Be True to Thine Own Self. Yaaasss.
Erratic, messy, vibrant, celebratory and energetic pale pathetically when trying to communicate the feast that was Lucy J Skillbeck’s grin-inducing production of Chekhov’s two plays: The Bear and The Proposal (but not in that order).
Skillbeck’s from Selby in Yorkshire. Her theatre company Milk Presents (a joint endeavour with Adam Robertson and Ruby Glaskin) aptly describes itself as producing plays about “that sticky, messed-up, extraordinary and ambigous thing called gender”. That or the notion of their theatre being a celebration could not have been brought to bear (pni) more on this performance. This play was a sight to behold and bloody rapturous for the ears. Her guest blog on Broadway World describes her cast – her collaborators – as a gender fierce troupe, mischievous and sly to the nuance and soapy, foaming slipperiness of gender (last bit me).
George Ikediashi’s voice is whole, filling the room fully in dialogue and having an impetus when he sings that can’t help but move you. The unexpected move to stage and onset of stripping was as exotic (not r) as it was hilarious. Cabaret meets comedy. Rebecca Root was distressing in the first half (The Proposal) with her character’s constant incapacitation on the scene by heart palpitations. In the second, the characters played by her lent good balance to Ikediashi and Romeo’s effortless and physically fluid presences on stage (she was a bit more awkward). The sheer difference in size between the (relatively) tiny Kamari Romeo makes their embrace even better and just helps everything really when, at the crux of the play, they switch roles three times (each actor delivering the end line to the other).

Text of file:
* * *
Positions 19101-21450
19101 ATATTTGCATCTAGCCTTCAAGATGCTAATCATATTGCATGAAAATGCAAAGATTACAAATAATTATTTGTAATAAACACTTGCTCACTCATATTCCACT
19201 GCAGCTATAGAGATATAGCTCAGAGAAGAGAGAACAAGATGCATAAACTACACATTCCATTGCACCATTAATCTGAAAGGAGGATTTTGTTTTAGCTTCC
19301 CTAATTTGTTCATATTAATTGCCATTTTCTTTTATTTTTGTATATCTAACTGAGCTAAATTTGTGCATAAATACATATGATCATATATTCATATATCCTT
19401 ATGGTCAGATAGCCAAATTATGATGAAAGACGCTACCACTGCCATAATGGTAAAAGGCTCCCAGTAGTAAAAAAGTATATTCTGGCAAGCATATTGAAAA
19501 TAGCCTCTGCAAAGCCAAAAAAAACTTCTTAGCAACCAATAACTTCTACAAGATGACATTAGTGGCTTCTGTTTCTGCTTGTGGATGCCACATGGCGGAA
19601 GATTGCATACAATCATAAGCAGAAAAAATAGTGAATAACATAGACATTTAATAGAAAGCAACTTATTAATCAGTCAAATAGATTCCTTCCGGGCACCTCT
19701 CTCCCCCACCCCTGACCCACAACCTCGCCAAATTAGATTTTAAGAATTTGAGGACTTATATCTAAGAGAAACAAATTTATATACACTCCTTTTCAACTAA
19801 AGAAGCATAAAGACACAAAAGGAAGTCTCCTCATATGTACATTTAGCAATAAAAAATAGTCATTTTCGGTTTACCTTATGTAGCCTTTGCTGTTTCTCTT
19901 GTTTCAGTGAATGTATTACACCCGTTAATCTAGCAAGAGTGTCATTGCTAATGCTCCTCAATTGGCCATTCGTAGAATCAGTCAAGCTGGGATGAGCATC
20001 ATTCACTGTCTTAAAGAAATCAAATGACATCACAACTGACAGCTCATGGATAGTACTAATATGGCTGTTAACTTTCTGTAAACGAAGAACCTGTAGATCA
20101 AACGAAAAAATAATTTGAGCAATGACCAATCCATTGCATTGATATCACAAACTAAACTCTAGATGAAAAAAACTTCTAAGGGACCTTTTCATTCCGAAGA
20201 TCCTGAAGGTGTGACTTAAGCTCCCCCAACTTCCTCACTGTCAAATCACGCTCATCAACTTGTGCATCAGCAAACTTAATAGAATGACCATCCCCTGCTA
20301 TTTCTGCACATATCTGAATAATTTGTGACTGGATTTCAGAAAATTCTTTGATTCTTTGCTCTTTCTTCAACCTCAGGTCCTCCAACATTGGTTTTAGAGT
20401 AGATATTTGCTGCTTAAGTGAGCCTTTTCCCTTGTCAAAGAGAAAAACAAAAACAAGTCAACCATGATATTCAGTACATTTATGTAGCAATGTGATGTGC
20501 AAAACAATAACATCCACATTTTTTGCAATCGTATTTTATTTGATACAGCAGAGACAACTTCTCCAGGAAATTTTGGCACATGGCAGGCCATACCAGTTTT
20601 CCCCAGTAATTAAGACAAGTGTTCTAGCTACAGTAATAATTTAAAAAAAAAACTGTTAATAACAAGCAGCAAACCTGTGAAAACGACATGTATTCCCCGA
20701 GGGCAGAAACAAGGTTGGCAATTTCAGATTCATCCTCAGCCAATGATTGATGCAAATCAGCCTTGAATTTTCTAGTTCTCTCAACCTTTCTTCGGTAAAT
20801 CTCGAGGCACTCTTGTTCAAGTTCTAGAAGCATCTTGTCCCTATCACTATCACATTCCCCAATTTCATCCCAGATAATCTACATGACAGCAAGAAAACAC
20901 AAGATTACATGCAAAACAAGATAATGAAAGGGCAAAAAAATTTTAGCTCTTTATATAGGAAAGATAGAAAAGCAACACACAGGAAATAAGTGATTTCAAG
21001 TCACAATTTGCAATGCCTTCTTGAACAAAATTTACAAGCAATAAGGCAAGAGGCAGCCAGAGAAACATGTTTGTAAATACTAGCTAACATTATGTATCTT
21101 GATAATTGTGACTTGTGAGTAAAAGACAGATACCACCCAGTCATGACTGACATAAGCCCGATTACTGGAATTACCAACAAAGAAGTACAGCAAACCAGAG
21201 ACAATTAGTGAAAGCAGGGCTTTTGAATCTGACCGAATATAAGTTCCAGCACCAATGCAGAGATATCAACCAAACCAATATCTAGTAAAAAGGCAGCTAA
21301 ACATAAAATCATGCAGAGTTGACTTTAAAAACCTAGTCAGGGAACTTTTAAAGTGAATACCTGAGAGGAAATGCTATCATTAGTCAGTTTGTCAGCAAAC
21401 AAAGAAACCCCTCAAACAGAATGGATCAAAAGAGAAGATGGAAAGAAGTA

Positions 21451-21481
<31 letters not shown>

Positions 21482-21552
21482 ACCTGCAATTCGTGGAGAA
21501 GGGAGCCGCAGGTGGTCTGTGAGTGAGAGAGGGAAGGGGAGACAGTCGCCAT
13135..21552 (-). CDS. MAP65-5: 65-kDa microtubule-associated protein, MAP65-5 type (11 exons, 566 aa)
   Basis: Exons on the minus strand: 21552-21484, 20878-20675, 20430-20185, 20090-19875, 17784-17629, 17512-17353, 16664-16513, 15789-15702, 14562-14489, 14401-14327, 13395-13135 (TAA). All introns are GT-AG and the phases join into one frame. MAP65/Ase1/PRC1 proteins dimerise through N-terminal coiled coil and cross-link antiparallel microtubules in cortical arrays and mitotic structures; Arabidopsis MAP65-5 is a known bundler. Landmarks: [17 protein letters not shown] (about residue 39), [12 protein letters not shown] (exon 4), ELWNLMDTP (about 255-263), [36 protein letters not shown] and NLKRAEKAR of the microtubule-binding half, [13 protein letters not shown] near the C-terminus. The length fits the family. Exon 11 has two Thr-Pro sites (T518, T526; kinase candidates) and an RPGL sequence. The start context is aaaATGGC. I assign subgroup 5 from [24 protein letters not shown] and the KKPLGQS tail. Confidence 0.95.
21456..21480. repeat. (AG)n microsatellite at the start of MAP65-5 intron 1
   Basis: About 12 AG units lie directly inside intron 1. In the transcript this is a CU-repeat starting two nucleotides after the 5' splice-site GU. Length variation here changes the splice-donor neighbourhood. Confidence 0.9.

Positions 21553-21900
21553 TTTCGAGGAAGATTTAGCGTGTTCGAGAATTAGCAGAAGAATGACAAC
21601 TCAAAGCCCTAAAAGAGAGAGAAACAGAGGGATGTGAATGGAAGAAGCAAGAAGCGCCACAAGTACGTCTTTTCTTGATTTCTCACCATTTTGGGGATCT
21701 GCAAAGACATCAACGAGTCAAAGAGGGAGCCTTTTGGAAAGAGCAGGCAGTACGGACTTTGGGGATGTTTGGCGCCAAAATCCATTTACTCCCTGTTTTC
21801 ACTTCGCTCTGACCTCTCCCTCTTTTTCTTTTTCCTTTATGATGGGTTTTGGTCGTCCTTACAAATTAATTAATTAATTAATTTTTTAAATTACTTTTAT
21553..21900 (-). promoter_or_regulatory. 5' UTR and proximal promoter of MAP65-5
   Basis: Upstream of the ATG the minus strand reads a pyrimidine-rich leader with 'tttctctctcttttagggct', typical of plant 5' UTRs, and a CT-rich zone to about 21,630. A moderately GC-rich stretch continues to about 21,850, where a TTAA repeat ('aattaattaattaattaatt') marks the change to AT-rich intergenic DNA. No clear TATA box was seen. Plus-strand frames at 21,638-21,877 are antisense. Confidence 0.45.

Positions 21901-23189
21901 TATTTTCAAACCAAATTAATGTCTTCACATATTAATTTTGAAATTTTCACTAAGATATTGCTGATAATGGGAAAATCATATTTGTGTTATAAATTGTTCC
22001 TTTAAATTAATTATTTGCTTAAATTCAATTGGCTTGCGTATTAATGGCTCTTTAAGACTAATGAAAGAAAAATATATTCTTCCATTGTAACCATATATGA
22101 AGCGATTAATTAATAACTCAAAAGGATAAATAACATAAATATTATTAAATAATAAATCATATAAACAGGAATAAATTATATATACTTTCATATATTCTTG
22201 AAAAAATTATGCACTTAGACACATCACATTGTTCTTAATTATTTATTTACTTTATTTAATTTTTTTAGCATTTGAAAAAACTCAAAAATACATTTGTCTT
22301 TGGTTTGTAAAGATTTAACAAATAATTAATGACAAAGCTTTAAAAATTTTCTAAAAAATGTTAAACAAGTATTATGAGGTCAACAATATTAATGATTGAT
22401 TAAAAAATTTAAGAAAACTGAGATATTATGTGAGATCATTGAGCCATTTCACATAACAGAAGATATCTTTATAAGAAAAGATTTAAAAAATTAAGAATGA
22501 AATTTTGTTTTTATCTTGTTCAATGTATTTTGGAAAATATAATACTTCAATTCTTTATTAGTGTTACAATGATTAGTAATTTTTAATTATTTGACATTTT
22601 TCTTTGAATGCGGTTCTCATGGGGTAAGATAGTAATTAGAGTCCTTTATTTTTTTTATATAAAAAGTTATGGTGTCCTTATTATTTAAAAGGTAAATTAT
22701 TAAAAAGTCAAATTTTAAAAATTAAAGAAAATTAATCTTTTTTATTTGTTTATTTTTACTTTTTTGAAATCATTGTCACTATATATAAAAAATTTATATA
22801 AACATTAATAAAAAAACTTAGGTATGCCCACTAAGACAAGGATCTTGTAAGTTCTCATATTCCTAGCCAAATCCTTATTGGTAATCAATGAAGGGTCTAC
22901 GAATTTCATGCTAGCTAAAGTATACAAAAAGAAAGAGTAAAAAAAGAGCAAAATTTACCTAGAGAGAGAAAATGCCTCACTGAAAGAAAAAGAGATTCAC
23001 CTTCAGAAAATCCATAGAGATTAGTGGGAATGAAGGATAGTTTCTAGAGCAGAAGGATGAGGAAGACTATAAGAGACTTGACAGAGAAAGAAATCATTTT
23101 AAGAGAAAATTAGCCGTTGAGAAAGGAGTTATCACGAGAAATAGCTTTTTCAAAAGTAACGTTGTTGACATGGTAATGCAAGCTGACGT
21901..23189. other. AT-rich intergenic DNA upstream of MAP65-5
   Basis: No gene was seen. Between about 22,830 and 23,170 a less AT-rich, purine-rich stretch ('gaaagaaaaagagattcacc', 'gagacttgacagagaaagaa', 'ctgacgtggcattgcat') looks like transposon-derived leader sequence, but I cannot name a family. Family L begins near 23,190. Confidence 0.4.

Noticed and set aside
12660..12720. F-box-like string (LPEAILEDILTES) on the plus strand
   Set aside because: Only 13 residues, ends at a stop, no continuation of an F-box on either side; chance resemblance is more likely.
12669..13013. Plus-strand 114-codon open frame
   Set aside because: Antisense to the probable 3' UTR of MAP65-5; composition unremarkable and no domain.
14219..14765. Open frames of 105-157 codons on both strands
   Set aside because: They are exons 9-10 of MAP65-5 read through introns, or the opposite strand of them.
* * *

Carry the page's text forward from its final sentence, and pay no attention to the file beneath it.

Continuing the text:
Music was on point too. Harmonisation, bursting into song, lip-syncing tracks. It all just went down well.
I guess this was a play about gender centrally. It was a remake of Chekhov’s plays when, nearing the end of the nineteenth century, the idea of gender was beginning to be explored in certain ways it hadn’t been before. In the context of Russian estates and what it meant to be a woman back then, your place etc. It’s interesting because you genuinely forget who’s who, who is which gender, who is which sex. The director’s use of subtle cues – in this case a couple of props which would signal being the woman of the estate (a mourning veil with a red flouish) or a man (some crotch stuffing; less finessed but great) carry the eye and create dynamics. The physical presences and holistic nature of the actors themselves obviously remains. So that’s interesting. You begin to see personality, you begin to see actions. Different people can do the same thing and actions become labile, coming from a or b, but carrying their inherent meaning but being fitted onto a person. They make the action their own, but our interpretation and impression is different according to the actor (now that pun was intended).
We should appreciate that gender can be labile, that actions can be labile and that impressions should potentially be coupled to actions, not perhaps the interaction of those actions with the actor.
This play will make you feel good and probably be a better person. Please go see it. Also, Lucy Skillbeck, if you ever get to reading this… Marry me.